Photo Basics – White Balance

Do you want your whites their whitest?  Use Tidy Det…. no, wait, wrong commercial.  Do you want your whites their whitest?  Use White Balance.  That’s better.  OK, I’ll stop with the bad humour now.

In this instalment of the ongoing Photo Basics series, we’re going to look at a camera control that can be confusing but really shouldn’t be:  White Balance.  In very simple terms, white balance is used to keep white things white.  Or grey things grey.  And all other colours their ‘proper’ colour too.  Note that I’ve highlighted the word ‘proper’.  We’ll come back to that later in the article.  Essentially white balance is used to maintain a ‘neutral’ colour balance.  Continue reading

Book Review – Practical HDRI, 2nd Ed by Jack Howard

I’ve had an interest in HDR photography for several years. It’s a wonderful innovation for the art of photography but I’ve felt that it could have some terrific application in commercial photography. And it has. An increasing number of photographers have been adding HDR to their arsenal; particularly in the architectural/real estate area. Continue reading

Photo Basics – Filters

So far in the series, we’ve looked at the three components that make up exposure:  the shutter; the aperture; and the ISO setting.  I call this the Exposure Triumvirate.  We’ve also looked at what information a histogram conveys and how reading a histogram needs to be done in context with the image.  And we’ve looked at exposure meters, what they do and how the can be fooled.

In this instalment, we’ll take a look at filters.  We’ll look at some of the different types available, discuss what they do and how they can be used.  Now, there are literally hundreds of different filters available on the market.  Some are special effects filters that, for example, create starbursts out of specular highlights.  Some are filters that create a vignette in the image.  We’re not going to delve into these.  Similarly we’re not going to discuss filters that are used in conjunction with flash or other studio lights.  We’re going to discuss the major types of photographic filters that are (or were) some of the more commonly used and that most photographers will have in their kit bag if they have filters at all.  I say ‘were’ because some of the filters we’ll talk about are colour contrast filters that are used primarily with film; although they can be used with digital as well. Continue reading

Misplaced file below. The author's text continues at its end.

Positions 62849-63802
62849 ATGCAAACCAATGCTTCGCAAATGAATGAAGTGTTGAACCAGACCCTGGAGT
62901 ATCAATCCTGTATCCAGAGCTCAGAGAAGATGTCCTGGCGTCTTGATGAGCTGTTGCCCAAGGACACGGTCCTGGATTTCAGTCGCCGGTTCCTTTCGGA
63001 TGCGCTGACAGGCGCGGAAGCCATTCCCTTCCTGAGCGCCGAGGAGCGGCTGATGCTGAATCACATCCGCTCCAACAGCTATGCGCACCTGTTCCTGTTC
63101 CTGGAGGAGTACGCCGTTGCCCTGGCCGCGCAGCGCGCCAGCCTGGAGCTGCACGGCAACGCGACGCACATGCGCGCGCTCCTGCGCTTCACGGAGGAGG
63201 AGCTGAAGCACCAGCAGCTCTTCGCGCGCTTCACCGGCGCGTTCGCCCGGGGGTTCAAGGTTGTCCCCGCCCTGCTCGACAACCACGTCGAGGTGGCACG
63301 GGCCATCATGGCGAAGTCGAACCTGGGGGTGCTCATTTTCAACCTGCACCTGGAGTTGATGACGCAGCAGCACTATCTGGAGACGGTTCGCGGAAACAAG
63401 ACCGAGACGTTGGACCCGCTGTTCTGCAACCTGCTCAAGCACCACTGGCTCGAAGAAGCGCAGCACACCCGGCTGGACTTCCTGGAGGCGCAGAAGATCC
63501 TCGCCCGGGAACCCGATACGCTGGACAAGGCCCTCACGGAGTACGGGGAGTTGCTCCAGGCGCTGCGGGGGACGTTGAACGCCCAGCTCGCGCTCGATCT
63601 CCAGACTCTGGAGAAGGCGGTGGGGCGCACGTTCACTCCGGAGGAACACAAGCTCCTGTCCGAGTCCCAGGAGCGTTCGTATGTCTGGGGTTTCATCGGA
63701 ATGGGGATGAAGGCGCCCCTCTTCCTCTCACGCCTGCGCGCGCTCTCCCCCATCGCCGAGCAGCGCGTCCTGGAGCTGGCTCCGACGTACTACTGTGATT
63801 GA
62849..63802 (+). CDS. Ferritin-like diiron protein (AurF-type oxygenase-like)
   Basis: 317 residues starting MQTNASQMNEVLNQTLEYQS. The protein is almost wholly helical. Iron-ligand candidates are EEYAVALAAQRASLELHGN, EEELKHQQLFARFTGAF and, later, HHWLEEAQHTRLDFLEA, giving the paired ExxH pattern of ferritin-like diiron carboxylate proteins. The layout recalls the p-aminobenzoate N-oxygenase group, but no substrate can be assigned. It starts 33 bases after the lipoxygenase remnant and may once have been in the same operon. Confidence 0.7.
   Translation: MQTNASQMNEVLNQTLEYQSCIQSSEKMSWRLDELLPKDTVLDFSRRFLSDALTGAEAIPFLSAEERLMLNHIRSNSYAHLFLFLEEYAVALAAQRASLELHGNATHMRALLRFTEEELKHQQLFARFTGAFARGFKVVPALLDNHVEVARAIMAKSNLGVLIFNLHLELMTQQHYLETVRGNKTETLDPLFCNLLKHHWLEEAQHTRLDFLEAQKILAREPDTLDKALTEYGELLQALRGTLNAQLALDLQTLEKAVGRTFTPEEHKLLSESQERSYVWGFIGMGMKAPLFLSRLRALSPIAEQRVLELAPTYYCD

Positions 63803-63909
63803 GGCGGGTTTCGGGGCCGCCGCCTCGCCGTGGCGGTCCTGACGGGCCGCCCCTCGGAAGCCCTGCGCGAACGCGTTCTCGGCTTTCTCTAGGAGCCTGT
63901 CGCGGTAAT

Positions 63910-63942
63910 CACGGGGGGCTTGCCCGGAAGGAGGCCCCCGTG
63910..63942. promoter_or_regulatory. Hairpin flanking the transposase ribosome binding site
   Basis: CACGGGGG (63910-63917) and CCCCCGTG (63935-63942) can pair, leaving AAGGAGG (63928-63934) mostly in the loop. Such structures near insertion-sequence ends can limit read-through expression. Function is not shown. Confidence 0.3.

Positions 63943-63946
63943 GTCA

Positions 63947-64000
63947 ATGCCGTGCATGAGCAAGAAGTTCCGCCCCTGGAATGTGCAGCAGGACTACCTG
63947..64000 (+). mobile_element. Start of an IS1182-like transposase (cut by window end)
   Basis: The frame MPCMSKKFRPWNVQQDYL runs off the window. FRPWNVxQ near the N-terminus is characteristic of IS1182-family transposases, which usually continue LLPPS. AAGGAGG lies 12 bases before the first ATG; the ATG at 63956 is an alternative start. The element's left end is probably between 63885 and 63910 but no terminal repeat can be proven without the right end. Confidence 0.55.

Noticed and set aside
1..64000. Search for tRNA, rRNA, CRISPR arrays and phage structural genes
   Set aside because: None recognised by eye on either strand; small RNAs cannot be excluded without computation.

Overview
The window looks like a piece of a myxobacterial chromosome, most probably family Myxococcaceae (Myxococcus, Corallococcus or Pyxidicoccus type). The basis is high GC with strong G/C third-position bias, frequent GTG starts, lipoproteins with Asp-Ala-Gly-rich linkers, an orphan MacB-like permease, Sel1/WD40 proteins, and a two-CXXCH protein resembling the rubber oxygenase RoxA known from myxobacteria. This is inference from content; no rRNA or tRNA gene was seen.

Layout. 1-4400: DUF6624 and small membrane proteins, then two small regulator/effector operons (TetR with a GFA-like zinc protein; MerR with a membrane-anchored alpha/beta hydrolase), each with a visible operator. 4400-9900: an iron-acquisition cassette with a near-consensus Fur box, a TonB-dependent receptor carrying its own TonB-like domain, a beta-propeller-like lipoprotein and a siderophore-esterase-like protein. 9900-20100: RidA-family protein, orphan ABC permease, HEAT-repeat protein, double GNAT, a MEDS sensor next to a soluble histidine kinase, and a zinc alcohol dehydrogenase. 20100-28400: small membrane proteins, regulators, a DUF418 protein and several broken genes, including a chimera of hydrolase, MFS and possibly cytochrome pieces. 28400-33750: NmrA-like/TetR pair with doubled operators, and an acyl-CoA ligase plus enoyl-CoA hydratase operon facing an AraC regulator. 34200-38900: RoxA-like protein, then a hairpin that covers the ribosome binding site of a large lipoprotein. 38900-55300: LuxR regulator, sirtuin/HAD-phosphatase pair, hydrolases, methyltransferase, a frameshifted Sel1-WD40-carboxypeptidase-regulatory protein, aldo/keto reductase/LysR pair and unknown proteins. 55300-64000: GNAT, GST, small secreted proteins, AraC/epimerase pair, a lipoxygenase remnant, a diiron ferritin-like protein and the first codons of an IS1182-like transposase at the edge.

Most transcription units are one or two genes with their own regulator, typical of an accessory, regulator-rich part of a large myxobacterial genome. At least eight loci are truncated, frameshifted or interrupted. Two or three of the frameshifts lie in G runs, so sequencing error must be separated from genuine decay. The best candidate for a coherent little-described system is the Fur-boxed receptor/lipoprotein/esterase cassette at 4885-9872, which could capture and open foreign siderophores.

(Yet Another) The Power of RAW

There are countless articles available extolling the virtues of RAW capture.  Despite that, one more can’t hurt.

All DSLR cameras are able to capture in a RAW format.  Many advanced compact digital cameras can as well.  More basic point & shoot style compacts only allow for creating images in JPEG format. Continue reading

Organising your Photos

I had several questions during the workshop I taught last fall about organising photos. Not surprisingly, some of the attendees were having trouble finding particular images or in developing a good organisational structure for their photos. Some who’d been shooting only in low rez JPEG at the time had never moved their images off the memory card. They had literally hundreds of images sitting on the card. Continue reading